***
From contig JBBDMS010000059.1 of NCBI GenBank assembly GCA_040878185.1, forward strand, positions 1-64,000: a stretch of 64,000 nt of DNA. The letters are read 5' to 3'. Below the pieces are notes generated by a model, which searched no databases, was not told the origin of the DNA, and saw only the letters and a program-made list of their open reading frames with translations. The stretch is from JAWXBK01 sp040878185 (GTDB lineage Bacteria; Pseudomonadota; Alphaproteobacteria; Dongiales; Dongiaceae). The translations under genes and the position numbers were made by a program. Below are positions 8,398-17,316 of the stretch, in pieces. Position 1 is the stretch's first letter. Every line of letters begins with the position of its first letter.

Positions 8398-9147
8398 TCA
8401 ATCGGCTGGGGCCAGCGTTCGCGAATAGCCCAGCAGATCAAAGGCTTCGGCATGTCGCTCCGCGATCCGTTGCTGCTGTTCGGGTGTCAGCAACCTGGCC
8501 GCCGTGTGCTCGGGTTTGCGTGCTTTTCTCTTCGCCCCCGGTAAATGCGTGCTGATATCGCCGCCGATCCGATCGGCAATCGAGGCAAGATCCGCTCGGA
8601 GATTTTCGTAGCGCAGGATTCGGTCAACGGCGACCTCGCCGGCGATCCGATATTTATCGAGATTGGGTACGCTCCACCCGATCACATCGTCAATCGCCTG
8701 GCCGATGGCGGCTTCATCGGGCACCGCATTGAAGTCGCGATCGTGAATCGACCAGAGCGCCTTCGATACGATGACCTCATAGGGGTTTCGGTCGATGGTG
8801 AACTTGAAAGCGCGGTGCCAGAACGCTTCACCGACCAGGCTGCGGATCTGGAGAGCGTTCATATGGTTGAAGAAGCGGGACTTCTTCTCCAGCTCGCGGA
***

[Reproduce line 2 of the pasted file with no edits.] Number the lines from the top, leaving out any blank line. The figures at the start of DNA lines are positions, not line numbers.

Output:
Positions 8398-9147